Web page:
What Can You Use in a Septic System to Unclog the Leaching Bed?

Hunker may earn compensation through affiliate links in this story.
Pump out septic tanks regularly to avoid drain field problems.

Chemical or biological treatments purported to benefit your septic tank will not open a clogged septic system drain field: Some chemicals can kill roots and others dissolve some grease clogs in pipes, but overuse of chemical cleaners can actually kill the bacteria essential for drain field function. Septic system treatments containing enzymes or beneficial organisms won't harm the septic system but can only clear soap and grease deposits in drain pipes, not the leach bed itself. Leach beds clogged with solid waste and thick bacterial mats can take two years to recover.


How It Works

A septic system that works properly can operate for several decades. Drain water and sewage collect first in an underground septic tank. Solid waste settles to the bottom, and bacteria in the tank digest much of the organic matter. Sewage effluent from the tank contains little solid waste and flows into the soil through a network of perforated pipes buried in the drainage field beyond the septic tank. Bacteria in the soil treat the effluent, which purifies as the water disperses toward the water table. Where possible, drain pipes disperse the effluent in several separate rectangular beds. A leach bed offers an alternative by using all the square footage of a smaller space as a continuous drain field.


Necessary Maintenance

After years of use, a septic tank collects a deep layer of indigestible sludge. Sludge in the tank reduces the volume of water in the tank, speeding up sewage movement through the tank. Effluent from a septic tank with high sludge levels will carry solid waste that can quickly clog the leach bed. No septic treatment dissolves sludge, a major cause of clogged drain fields. When sludge or floating scum in the tank threatens the tank's efficiency, you'll need a professional service to pump out the contents for disposal.


Drainage fields can stop functioning because tree roots invade and block the field's drainage pipes. Root-killing chemicals can kill tree roots but don't remove the root clog. Drain augers with cutting bits can open the clogged pipes, but roots can take months to decompose. The entire leach bed clogs when bacteria feeding on the sewage form a thick mat below the drainage system. Effluent that can't flow through the bacterial mat seeps up to the surface or erupts from the system's lowest point. Killing these essential bacteria stops the drain field from treating the sewage and won't dissolve the mat. Often the only option is construction of a new leach bed.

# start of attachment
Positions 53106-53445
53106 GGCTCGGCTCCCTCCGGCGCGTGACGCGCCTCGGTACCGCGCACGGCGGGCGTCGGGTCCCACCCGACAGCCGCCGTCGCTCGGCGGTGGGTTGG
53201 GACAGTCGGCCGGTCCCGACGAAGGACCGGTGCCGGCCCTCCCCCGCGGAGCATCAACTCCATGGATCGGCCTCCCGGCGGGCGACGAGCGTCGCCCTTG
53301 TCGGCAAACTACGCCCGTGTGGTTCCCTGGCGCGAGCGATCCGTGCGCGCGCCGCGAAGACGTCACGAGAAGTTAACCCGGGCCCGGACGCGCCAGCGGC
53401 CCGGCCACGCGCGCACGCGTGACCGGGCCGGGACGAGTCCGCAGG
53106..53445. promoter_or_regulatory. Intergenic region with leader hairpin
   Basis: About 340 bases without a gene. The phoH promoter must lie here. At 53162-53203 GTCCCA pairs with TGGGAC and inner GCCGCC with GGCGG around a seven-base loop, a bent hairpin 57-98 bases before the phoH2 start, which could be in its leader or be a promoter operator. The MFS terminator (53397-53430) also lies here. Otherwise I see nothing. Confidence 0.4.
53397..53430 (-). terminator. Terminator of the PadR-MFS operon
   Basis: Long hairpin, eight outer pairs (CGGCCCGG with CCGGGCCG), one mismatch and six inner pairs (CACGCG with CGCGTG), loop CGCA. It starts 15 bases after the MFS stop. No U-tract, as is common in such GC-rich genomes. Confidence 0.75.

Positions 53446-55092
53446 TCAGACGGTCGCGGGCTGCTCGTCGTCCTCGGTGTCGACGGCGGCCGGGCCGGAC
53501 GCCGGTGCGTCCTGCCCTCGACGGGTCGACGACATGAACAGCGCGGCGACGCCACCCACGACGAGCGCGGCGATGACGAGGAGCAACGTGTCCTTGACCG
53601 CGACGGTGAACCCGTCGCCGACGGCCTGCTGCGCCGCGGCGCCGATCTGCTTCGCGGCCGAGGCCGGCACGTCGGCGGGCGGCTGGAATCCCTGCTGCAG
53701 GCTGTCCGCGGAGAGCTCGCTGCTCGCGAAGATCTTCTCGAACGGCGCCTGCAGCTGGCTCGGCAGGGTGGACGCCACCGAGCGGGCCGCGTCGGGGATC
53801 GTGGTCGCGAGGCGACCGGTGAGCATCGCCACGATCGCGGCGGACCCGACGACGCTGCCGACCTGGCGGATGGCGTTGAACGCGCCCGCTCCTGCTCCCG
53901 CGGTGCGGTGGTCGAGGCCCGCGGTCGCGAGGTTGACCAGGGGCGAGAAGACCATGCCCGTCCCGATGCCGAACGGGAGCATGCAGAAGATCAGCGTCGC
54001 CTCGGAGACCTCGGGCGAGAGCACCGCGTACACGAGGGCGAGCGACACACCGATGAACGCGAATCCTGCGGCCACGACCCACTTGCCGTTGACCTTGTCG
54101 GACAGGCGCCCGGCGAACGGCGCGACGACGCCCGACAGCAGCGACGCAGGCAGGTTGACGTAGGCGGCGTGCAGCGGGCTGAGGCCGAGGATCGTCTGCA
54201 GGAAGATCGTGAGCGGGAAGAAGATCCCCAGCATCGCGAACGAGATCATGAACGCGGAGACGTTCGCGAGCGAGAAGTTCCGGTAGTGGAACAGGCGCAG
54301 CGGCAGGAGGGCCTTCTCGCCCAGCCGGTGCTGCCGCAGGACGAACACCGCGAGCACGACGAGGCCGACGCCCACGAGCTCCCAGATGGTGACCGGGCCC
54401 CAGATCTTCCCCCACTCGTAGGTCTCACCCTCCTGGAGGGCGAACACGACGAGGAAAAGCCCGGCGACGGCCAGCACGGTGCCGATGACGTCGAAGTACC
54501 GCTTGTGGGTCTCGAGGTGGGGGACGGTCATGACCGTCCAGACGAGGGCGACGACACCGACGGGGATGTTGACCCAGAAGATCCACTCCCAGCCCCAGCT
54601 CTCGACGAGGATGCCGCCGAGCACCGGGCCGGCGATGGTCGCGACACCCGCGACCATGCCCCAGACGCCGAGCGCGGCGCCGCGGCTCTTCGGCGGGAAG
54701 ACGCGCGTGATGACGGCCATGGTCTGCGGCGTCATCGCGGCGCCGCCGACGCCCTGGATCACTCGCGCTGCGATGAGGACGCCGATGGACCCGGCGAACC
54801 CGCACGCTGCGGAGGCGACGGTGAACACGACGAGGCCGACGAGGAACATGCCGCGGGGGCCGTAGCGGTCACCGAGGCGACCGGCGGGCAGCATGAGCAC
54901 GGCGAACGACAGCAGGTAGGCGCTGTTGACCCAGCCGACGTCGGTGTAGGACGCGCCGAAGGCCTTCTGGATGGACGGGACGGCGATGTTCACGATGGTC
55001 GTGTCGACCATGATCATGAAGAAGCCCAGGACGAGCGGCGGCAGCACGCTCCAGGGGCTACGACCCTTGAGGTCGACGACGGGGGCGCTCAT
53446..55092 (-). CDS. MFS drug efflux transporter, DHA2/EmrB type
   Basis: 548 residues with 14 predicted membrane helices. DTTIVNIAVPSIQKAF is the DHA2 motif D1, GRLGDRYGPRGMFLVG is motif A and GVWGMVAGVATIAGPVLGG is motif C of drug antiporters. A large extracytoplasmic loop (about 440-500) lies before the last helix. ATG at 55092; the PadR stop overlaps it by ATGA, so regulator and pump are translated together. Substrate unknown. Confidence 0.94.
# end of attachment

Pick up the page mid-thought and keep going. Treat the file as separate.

Keeping the ground above the drainage system clear of shrubs and trees helps prevent roots from clogging pipes. Landscape the area with shallow-rooting plants instead, to prevent erosion. Pumping out the septic tank regularly lengthens the field's lifetime, but in some soils, bacterial mats can clog a leach bed in just a few years. Duplicate drainage systems allow homeowners to use one part of the drainage field for two years, while the rest of the field dries and clears. If the leach bed is only waterlogged, cutting household water use by 30 percent can sometimes reduce the load on the septic system enough to allow a natural recovery, according to Pipeline magazine.


references & resources

James Young

James Young began writing in 1969 as a military journalist combat correspondent in Vietnam. Young's articles have been published in "Tai Chi Magazine," "Seattle Post-Intelligencer," Sonar 4 ezine, "Stars & Stripes" and "Fine Woodworking." He has worked as a foundryman, woodturner, electronics technician, herb farmer and woodcarver. Young graduated from North Seattle Community College with an associate degree in applied science and electronic technology.